Unions call for financial suppport for workers on partially paid leave

Following social unrest at the beginning of May 2007, the issue of workers who are on partially paid leave due to a temporary decrease in work volume has recently resurfaced on the political agenda. Seven trade unions have proposed to provide additional financial support to the workers through the unemployment insurance fund. According to the Holidays Act, workers on partially paid leave at the request of the employer must be paid at least 60% of the national minimum wage.

Partially paid leave

Following Russia’s economic sanctions on Estonia which also left repairs on Russian railways pending, Estonian Railways (AS Eesti Raudtee) experienced a rapid decline of transportation volume in May. As a result, at the beginning of May, 350 out of the total 2,300 employees of Estonian Railways were sent on partially paid leave by the company and 200 more workers might follow if the situation persists. Due to worsening economic relations with Russia, other companies face a similar situation and will have to introduce short-time work or partially paid leave due to a significant decrease in work volumes and orders.

According to Paragraph 33 of the current Holidays Act (Puhkuseseadus), an employer is allowed to propose employees partially paid leave in the event of a temporary decrease in work volume for a maximum of three months a year (EE0406102F). Such leave can only be introduced following agreement between both the employee and employer, and with the permission of the regional labour inspector. The pay for this type of leave must not be less than 60% of the national minimum wage which, in 2007, stands at EEK 3600 (€230.08) a month (EE0701029I).

Proposals for change

Seven Estonian trade unions submitted a proposal to the government that employees on partially paid leave should receive additional financial support from the Unemployment Insurance Fund (Töötukassa). The trade unions argue that workers on this type of leave should receive a similar income to unemployed people who benefit from the receipt of unemployment insurance, because this situation has severe consequences on the income of employees and in effect increases labour market instability.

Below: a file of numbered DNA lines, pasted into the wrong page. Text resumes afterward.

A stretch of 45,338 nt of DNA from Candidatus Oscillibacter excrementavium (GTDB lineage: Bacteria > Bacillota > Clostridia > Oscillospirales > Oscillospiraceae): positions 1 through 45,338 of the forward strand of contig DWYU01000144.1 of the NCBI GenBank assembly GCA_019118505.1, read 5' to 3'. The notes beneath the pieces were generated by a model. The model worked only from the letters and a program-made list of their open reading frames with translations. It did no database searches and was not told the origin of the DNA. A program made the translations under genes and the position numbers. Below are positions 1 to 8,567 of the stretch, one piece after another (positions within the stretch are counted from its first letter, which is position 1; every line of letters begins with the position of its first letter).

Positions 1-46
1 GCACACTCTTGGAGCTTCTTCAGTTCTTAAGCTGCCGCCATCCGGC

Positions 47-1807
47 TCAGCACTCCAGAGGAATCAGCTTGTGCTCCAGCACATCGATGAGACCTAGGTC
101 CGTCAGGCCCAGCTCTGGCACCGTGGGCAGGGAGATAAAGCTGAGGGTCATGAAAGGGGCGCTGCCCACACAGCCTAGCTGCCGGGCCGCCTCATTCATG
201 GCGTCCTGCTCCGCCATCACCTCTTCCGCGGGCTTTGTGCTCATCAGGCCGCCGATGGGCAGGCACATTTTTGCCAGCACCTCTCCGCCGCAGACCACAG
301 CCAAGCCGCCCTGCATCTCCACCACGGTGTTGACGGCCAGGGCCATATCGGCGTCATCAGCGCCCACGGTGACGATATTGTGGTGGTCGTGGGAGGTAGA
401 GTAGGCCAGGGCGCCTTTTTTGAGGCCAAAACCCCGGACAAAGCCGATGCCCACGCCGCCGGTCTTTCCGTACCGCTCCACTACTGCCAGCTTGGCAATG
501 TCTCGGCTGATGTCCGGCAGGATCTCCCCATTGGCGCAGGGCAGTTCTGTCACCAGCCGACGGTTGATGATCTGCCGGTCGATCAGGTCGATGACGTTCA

The proposed benefit would be 50% of the last salary as it is currently the case of unemployment insurance benefits. To implement this benefit would not constitute a supplementary burden on the state budget since the costs would be covered by the reserves of the Unemployment Insurance Fund, which is established through compulsory contributions of employees and employers.

The Estonian Employers’ Confederation (Eesti Tööandjate Keskliit, ETTK) declared that the trade unions’ proposal should be considered, while the amount of the benefit would be subject to discussion. However, ETTK also admitted that it is impossible to provide immediate support in the form of such a benefit to the railway employees since it requires an amendment of the current legislation.

On the political side, the Estonian Social Democratic Party (Sotsiaaldemokraatlik Erakond, SDE), which is part of the government coalition, supports the unions’ suggestion. SDE submitted a legislative proposal to supplement the Unemployment Insurance Law by developing a new type of benefit. Overall, SDE’s draft bill is similar to the trade unions’ proposal and serves the interest of both employers and employees. According to the draft bill, employers can still reduce the financial burden in the event of a temporary decrease in work volume and orders by offering employees partially paid leave, for which they will have to pay the employee only 60% of the national minimum wage. The employees’ income would be supplemented by the additional unemployment benefit scheme. As a result, the employer does not risk losing any employees until a normal level of work has been re-established, while the employees can maintain their living standard without changing job.

The proposal was sent to the social partners for discussion and, according to SDE, the party is open to suggestions on improving the draft legislation.

Issues raised in relation to proposal

The Estonian Prime Minister, Andrus Ansip, has declared that the damage caused by the riots at the beginning of May will be covered by state resources. However, the economic damage due to Russia’s sanctions on Estonia – sanctions that stem from the same reason as the rioting in May – will not be entirely compensated since each company is accountable for their business activities and if they have decided to do business with Russia it is their own responsibility.

The Deputy Secretary-General on Labour Policy within the Ministry of Social Affairs (Sotsiaalministeerium, SM), Janno Järve, has stated that in its present form the implementation of the proposal for a new form of unemployment insurance benefit would entail several problems.

The scheme may be exploited by employers and employees to cover cyclical fluctuations in demand, such as seasonal changes in work volume. Such a scheme would also send mixed signals to employees: if an enterprise is no longer competitive, it seems better for the employee to find a new job in a more competitive company which can offer sufficient work and pay. This is also beneficial for the whole economy. In general, employees should be encouraged to find another job either through the Estonian Labour Market Board (Tööturuamet) or on their own rather than remaining essentially jobless and receiving state benefits.

Kirsti Nurmela and Epp Kallaste, PRAXIS Centre for Policy Studies

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